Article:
SIMON: Yes and no actually, so it really depends on what the brand is looking for. So, for example, in an auto show, we want, we just want consumers to understand the [inaudible 0:29:10] of the safety feature. So, they don’t have to fill out anything. They just step into a vehicle, put it on and then — and they’ll go on, that’s it versus other brands where they want you to fill out a, an exit survey right after. So, that’s when you have to put in your email address and, and get a lead out of that, so.
JOEY: Got you. Okay. Cool. What — the other thing too we can talk about is I know we talked about issues that happen onsite, you know, from a brand ambassador’s perspective. But, I know a lot of, like I said earlier that brands and agencies will be on — you know, listening to this podcast and I just want to just give them a different perspective of how they — how an activation works onsite. And, you know, what are, what are some of the issues that — you can name just one like what, that’s come up recently that the client didn’t realize in the past — you know, a lot of brands and agencies will be listening to this podcast, so I wanted to kind of give them a picture of being onsite, you know, actually running the activation because I think the big thing is this, when a brand is working an — typically they’re working with an agency. Sometimes they just do it on their own. But, when they’re thinking about, you know, putting on event, I mean there’s, there’s hours and hours of planning and setting it up and actually making an event happen. But then, you know, once everything is ready to go, the event is the next day — I guess when I kind of talk through like the — just kind of just on, on set presence —
JOEY: Of, of — you know, how an activation works, you know, we did talk about some of the issues, you know, how, how a brand ambassador could act. But — you know, from a client perspective, — you know, what, what should be the expectations of an event? And, yeah, I guess, well, I guess do you have anything that you, you want to chat about that?
SIMON: Yeah. Basically from any activation — you know, the brand ambassador show up, you go through training for about two hours. You — you know, first guest come, comes in, you have everybody in place and then you execute. Now, what a lot of clients don’t realize is that there are customers out there who may or may not heard of the brand or may not enjoy the brand. And that’s where the hard part comes from. That’s where, that’s where about the hard part is. A lot of these ambassadors, brand ambassadors that are hired know how to deal with these brand ambassadors. Because they’re trained, you know, to answer questions such as, well, let me find out for you or, or maybe if they can’t find the answer, thye’ll be able to help them find another thing that they may like.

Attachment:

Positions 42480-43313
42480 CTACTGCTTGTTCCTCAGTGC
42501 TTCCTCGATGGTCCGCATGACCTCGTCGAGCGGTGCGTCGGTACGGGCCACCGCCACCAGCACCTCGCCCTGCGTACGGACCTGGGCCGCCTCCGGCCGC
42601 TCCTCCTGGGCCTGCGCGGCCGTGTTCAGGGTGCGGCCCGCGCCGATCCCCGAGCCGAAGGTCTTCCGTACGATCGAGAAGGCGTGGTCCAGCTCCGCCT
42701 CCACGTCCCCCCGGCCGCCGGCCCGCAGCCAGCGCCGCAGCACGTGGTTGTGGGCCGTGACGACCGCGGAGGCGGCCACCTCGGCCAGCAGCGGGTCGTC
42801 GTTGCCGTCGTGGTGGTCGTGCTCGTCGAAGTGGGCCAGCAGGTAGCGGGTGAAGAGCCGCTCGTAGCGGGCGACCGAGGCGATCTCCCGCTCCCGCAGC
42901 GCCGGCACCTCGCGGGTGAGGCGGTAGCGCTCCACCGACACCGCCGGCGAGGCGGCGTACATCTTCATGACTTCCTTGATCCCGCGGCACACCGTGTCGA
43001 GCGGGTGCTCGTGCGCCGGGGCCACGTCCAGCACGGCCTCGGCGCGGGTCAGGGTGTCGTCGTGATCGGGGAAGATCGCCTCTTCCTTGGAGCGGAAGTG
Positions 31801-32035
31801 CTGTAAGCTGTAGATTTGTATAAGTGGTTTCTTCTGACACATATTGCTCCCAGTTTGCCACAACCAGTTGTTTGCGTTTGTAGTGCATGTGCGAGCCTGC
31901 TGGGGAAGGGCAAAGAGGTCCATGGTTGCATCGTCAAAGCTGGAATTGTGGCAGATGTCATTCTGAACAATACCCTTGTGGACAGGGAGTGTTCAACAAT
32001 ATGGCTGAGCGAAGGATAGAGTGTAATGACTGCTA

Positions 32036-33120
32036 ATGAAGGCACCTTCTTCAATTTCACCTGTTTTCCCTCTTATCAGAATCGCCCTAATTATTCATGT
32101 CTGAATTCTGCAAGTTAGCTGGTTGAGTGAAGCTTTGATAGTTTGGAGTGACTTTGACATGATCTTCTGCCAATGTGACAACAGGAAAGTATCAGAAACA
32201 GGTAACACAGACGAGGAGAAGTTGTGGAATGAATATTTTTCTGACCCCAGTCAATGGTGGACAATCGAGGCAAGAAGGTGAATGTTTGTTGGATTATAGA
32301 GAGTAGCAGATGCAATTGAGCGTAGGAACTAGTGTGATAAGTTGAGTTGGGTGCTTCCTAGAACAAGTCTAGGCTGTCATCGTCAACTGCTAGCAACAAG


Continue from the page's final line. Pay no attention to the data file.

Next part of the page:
For example, you know, let’s just say at the auto show, you know, you have consumers that come up and say, well, I don’t like Toyotas. I don’t like the way this car looks. I don’t like the way this drives. I don’t like foreign brands, X, Y, and Z.
Well, you know, as a brand ambassador, oh, you really can’t say much except you say, well, I understand where you’re coming from, but is there anything else that we can do to help you make your day, make your happy. You know, a lot of these brand ambassadors are trained to answer questions like that. But, many clients out there they may or may not understand that these things may occur. They just want to execute, they expect everybody to know the brand and they expect the, the brand ambassadors to work. And that’s not always the case. So, you may have people that may come up to you and start yelling at you because they don’t like the brand or they never heard of it before or they did not get it, they’re not getting enough goodies from the brand. So, these are things that clients may not understand or may not see. Does that answer the question?
JOEY: Yeah. Yeah. Exactly. And that’s — I mean you brought up a good point too, you know, it seem — you know, creating a, an experience is one thing, but it’s like on pen and paper. But then also experience in actually having someone experience it, because I think too that when a client is looking to actually roll this out in mini markets, it’s always good to do a test and see, you know, what’s going to work, what doesn’t work you know, and also find an agency that can help concept that one, first figure out the goal of inactivation because there’s, you know, there’s some activations out there that’s literally geared for tasting like we want to get as many people that taste my product as possible, hopefully in turn will understand the brand through brand ambassadors, through signage, through content. But then the next thing is, is, is, well, it sounded great to that concept to implement. But, in reality, it wasn’t. So, it’s, it’s smart, you know, when you are thinking of, of putting on a, an activation like this. It’s very smart to, you know, know your data, know your market, know who you’re going after. And, yeah, I mean, yeah, that’s why I brought you on this podcast because I know you had some of that experience just onsite.